Colorado is home to scores of natural hot springs—and plenty are tucked in the mountains where we love to play. Here are our top picks for winter dips.

Strawberry Park Springs, Steamboat Springs

In winter, you’ve got to be prepared with 4WD and/or chains to make the 20-minute trek from Steamboat Springs into the mountains to Strawberry Park Springs, but oh, the payoff when you arrive. In recent years, the springs have been beautifully developed, morphing from an off-the-grid ski-in experience for hearty locals to a true destination—the pools and facilities are carved into a hillside with gorgeous stone-masonry and tiny Hobbit-house-like structures home to spa treatments and changing rooms. Pools are large and run from pleasant for swimming to almost unbearably hot, depending on location. For setting and get-away-from-it-all factor, these are the springs to beat.

Hot Sulphur Springs Resort & Spa, Hot Sulphur Springs

Legs shredded from Mary Jane’s bumps? Winter Park–area skiers head to Hot Sulphur Springs to soothe tired muscles, reviving in one of the 21 pools fed by seven different volcanic springs. The Ute Indians first utilized the springs for healing, followed by white settlers who eventually made the resort a destination, drawing visitors by train to the tiny town. Families with children are limited to a selection of the lower pools, but quiet-area pools up the hillside are peaceful and romantic, with some pools just for two. You can stay at a cabin or lodge rooms on site, and don’t miss heading to the nearby historic Stagecoach Inn for an apres-soak dinner at The Dean Public House. Tip: Night soaking is a thing, with discounts after 8 p.m.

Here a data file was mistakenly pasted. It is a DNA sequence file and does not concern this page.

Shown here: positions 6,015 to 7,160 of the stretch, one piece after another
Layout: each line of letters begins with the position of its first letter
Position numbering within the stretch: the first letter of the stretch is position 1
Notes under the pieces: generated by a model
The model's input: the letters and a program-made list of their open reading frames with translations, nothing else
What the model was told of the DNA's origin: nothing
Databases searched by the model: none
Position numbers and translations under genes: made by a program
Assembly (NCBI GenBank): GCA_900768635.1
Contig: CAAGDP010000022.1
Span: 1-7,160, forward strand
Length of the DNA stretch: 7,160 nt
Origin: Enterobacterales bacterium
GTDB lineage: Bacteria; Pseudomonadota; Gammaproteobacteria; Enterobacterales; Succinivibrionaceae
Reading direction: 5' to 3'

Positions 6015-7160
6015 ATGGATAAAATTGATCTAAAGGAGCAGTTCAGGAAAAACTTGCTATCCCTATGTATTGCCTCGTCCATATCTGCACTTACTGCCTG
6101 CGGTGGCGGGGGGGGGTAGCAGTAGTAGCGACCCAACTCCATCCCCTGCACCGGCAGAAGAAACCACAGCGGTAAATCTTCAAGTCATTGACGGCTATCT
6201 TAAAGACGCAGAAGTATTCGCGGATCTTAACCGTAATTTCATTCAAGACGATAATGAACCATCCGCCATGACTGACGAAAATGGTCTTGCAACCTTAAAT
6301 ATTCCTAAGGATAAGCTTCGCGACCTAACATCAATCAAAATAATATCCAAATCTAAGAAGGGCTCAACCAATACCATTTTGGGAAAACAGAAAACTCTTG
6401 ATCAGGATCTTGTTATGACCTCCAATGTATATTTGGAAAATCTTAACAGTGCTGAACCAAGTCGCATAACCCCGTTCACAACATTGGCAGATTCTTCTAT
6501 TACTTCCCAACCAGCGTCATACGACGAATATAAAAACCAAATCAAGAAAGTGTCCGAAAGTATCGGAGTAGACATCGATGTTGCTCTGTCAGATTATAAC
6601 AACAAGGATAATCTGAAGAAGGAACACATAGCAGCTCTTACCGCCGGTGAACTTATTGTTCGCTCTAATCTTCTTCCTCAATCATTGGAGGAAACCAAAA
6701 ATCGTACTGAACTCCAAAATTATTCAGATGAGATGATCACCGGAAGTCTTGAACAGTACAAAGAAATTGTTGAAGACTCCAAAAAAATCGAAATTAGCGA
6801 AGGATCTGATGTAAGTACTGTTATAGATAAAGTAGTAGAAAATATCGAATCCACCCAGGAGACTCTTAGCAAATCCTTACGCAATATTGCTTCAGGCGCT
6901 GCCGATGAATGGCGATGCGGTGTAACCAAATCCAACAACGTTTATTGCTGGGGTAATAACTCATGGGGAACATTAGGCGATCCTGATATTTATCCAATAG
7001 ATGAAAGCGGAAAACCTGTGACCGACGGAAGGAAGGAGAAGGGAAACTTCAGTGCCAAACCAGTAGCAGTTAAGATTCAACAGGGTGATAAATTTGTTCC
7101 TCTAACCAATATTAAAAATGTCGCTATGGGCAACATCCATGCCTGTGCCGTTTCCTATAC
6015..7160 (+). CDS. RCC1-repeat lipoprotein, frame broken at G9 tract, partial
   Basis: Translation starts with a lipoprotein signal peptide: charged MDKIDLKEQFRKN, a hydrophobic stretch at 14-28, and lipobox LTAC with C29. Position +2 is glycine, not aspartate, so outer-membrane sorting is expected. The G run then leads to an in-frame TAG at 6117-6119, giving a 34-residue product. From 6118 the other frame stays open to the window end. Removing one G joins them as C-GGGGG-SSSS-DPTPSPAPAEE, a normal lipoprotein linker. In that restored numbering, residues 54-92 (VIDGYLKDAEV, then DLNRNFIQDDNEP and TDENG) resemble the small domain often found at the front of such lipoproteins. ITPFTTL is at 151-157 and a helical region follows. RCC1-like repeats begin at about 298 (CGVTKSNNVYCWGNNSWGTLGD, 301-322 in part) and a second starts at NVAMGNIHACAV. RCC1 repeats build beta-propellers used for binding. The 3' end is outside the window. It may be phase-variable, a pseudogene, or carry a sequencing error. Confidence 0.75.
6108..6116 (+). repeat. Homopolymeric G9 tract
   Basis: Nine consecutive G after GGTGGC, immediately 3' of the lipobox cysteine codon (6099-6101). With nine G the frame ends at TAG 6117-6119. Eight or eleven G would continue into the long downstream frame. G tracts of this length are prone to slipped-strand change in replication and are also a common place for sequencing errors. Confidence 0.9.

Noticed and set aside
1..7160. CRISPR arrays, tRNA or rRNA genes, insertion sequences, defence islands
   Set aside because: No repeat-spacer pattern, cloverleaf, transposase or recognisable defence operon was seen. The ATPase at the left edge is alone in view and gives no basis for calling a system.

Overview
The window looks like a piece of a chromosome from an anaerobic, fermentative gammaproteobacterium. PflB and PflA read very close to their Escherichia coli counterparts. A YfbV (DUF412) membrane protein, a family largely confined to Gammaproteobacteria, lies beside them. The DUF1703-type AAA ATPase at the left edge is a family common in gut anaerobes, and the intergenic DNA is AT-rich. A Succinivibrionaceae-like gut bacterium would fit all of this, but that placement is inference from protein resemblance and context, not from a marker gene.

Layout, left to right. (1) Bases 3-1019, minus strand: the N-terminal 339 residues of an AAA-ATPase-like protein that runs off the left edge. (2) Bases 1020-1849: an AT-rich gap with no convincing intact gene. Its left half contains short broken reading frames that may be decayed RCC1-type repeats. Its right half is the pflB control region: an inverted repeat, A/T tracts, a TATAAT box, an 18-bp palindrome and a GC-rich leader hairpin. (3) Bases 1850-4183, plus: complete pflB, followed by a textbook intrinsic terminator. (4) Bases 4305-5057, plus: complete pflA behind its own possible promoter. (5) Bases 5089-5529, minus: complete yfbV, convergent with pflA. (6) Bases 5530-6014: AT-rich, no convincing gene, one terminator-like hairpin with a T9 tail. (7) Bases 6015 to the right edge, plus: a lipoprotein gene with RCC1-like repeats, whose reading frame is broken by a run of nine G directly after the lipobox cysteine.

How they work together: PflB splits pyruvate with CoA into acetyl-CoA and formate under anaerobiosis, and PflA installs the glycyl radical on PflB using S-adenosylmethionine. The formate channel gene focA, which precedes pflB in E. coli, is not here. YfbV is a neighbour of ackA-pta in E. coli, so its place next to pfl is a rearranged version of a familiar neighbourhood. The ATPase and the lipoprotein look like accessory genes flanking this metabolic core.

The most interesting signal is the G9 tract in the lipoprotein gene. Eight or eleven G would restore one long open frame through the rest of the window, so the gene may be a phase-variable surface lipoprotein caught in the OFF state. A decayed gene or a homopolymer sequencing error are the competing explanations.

Avalanche Ranch, Redstone

Not too far from the slopes of Aspen, tiny Avalanche Ranch, just outside Carbondale, wins the day for intimate setting and Western charm. Quaint old Avalanche Ranch rents comfortable log cabins with hot springs access, or day-guests can call ahead for reservations to use the pools. The pools are small, landscaped seamlessly into a hill and cascading into a larger plunge pool, with smaller soaking options tucked into an old barn. Pools are drained and cleaned on Wednesdays. If you’re booking lodging, be sure to plan ahead, as the ranch is frequently booked out for months in advance.

Cottonwood Hot Springs Inn & Spa, Buena Vista

These springs have a long history, formerly home to a hotel built in 1878 for visitors to take in the healing waters. Though the original hotel burned down and is long gone, the Cottonwood Hot Springs Inn & Spa still welcomes visitors. It’s an easy day trip from Summit County, and also a draw for visitors to Buena Vista or Salida who flock to ski at Monarch Ski Resort. Lodging options at the springs abound—there are lodge rooms, cabins, dorm rooms and tent sites to choose from, or day visitors on a walk-in basis are welcome.

Indian Springs Resort, Idaho Springs

Though technically not in a ski town, these springs just off of I-70 offer a great chance for I-70 corridor skiers to bail from busy afternoon traffic and take a soothing soak instead. There’s a mineral water swimming pool for general splashing around, and geo-thermal cave baths add a novel twist to the soaking experience. It’s a busy place and some areas are clothing optional, so set expectations accordingly—you can always opt for a private bath area for a little more privacy and peace and quiet.

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